Even the most careful consumers occasionally encounter unanticipated financial hardships, which can make repaying student loans and other debts difficult. Financial difficulty can be caused by unemployment, underemployment, disability, illness and injury. There are, however, many approaches to addressing the financial difficulty.
Talk to the lender before deciding to skip a payment. Lenders tend to be more flexible with borrowers who contact them first. Borrowers lose options if they default first. Ignoring the problem will not make it go away. It will only get worse. The consequences of defaulting on student loans are very serious and often increase the cost of repaying the loan.
Get help from a family member or a financial professional, such as an accountant (CPA) or financial planner (CFP). A non-profit credit counselor, such as those certified by the National Foundation for Credit Counseling (NFCC) or the Association of Independent Consumer Credit Counseling Agencies (AICCCA), might also be able to help.
Bankruptcy is generally not an effective solution for student loans. Federal and private student loans are almost impossible to discharge in bankruptcy. A bankruptcy discharge requires the borrower to demonstrate undue hardship in an adversarial legal proceeding, a very harsh standard. Most bankruptcy attorneys will not even try to get student loans discharged.
Solutions for Short-Term Financial Difficulty
If a borrower has a short-term financial difficulty due to job loss, a temporary job ^&*furlough*&^ or medical or maternity leave, a temporary suspension of the obligation to repay debt can help. These include deferments and forbearances.
Deferments and forbearances are not good solutions for long-term financial difficulty, since interest may continue to accrue on the loans during a deferment or forbearance. If the interest is not paid as it accrues, it will be added to the loan balance, digging the borrower into a deeper hole. An extended period of nonpayment can significantly increase the amount of debt. For example, 10 years of nonpayment may double the total payments over the life of the loan.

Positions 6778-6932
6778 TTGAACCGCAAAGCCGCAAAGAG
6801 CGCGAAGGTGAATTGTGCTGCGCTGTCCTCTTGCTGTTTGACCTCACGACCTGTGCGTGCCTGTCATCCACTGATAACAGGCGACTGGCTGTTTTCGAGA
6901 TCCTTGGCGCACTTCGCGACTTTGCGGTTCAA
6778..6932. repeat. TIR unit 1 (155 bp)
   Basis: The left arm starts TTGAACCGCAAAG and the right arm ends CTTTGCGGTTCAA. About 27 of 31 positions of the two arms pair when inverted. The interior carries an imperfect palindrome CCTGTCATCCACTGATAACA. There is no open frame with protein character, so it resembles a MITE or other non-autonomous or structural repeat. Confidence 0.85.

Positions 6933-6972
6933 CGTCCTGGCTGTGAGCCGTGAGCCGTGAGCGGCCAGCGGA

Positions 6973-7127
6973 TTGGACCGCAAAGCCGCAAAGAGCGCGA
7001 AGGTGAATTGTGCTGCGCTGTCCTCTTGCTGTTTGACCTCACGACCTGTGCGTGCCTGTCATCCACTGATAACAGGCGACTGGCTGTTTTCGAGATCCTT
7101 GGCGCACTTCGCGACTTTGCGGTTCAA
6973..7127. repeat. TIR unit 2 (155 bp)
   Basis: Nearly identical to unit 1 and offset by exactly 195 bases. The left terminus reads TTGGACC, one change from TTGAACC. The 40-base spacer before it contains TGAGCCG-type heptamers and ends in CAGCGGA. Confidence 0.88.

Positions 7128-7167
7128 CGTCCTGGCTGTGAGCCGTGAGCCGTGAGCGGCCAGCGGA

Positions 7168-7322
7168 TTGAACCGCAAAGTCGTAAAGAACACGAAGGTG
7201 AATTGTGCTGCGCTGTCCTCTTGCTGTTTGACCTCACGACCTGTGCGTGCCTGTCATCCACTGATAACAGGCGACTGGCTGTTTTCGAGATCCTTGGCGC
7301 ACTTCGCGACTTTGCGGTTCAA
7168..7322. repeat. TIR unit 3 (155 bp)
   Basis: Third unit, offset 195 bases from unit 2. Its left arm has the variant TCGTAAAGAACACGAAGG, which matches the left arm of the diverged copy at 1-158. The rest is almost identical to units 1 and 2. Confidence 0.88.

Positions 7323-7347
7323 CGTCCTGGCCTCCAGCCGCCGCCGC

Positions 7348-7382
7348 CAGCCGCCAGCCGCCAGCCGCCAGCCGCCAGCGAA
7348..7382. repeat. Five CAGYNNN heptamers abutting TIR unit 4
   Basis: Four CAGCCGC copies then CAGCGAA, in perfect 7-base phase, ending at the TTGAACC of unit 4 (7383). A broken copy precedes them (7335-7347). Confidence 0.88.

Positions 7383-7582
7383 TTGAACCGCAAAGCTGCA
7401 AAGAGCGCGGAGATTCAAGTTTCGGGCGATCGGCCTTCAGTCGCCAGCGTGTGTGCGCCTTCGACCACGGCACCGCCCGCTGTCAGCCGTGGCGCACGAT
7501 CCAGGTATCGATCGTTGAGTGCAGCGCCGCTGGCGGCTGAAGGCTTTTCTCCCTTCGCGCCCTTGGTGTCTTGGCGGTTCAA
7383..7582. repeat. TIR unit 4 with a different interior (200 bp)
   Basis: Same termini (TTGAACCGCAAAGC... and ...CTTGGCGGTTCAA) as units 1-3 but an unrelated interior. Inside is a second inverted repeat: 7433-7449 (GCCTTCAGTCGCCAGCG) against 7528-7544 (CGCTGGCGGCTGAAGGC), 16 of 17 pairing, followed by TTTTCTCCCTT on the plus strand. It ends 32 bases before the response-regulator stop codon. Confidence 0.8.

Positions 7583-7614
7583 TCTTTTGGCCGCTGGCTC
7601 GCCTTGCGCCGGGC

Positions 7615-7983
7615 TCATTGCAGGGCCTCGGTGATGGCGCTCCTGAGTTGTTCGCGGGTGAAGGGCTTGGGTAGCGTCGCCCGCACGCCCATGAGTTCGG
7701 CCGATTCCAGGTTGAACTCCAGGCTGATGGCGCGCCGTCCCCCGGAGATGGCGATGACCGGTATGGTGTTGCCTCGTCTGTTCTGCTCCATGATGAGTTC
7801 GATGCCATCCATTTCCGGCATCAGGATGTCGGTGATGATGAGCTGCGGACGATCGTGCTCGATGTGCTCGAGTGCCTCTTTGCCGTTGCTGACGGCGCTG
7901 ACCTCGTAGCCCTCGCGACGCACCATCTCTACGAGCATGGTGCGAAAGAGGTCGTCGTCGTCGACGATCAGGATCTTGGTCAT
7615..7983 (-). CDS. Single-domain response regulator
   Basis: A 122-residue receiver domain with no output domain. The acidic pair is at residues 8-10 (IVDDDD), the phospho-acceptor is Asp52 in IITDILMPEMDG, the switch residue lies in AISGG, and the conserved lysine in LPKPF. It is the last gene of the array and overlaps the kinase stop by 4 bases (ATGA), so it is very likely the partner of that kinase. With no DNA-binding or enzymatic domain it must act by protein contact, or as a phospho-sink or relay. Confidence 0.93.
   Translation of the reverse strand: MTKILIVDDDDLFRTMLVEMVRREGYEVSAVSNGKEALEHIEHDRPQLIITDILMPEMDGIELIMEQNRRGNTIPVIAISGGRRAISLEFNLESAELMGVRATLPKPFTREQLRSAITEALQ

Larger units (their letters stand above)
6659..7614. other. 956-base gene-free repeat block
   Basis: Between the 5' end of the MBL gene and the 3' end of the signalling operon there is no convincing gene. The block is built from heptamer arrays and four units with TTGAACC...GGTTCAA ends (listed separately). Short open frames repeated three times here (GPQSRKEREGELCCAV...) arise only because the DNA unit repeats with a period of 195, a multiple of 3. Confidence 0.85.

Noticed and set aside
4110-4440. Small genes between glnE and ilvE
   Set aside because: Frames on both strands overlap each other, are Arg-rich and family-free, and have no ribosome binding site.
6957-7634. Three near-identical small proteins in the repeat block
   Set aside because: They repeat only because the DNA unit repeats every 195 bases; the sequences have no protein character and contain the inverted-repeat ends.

Borrowers should continue making payments on the loan until they receive written confirmation that the deferment or forbearance has been approved.
Solutions for Long-Term Financial Difficulty
If a borrower has a long-term financial difficulty due to underemployment, with no prospects for increasing income, an alternate repayment plan may be a solution. Options may include extended repayment, graduated repayment, income-based repayment, pay-as-you-earn repayment, and revised pay-as-you-earn repayment, depending on the type of the loan.
These repayment plans reduce the monthly payment by increasing the term of the loan or length of the repayment period. For example, increasing the term of a loan from 10 years to 20 years reduces the monthly payment by about a third. Unfortunately, it comes at a cost, because it more than doubles the total interest paid over the life of the loan.
Refinancing a high-interest loan may yield some financial relief. Interest rates on private consolidation loans are based on the current credit scores of the borrower and cosigner (if any). If the borrower’s credit scores have improved after graduation, he or she may be able to qualify for a better interest rate on the original amounts borrowed. The borrower’s parents or other family members might be able to get a lower interest rate on a home equity loan and use that to pay off the borrower’s student loans. But, reducing the interest rate might not save as much money as most borrowers assume. A one percentage point decrease in the interest rate will reduce the monthly payment by about four percent to six percent. Cutting the interest rate in half does not cut the loan payments in half. For example, cutting the interest rate on a 10-year, $40,000 loan from 10% to 5% reduces the monthly payment from $528.60 to $424.26, a 20 percent reduction in the monthly loan payment.
If a borrower is in a “you can’t squeeze blood from a stone” situation, such as when the borrower is living near the poverty line with no prospects for increasing income and no assets, the borrower should ask the lender about options for loan modification. Some lenders will reduce the loan balance or interest rate for borrowers who are experiencing long-term financial difficulty, especially if they agree to make the monthly payments automatically.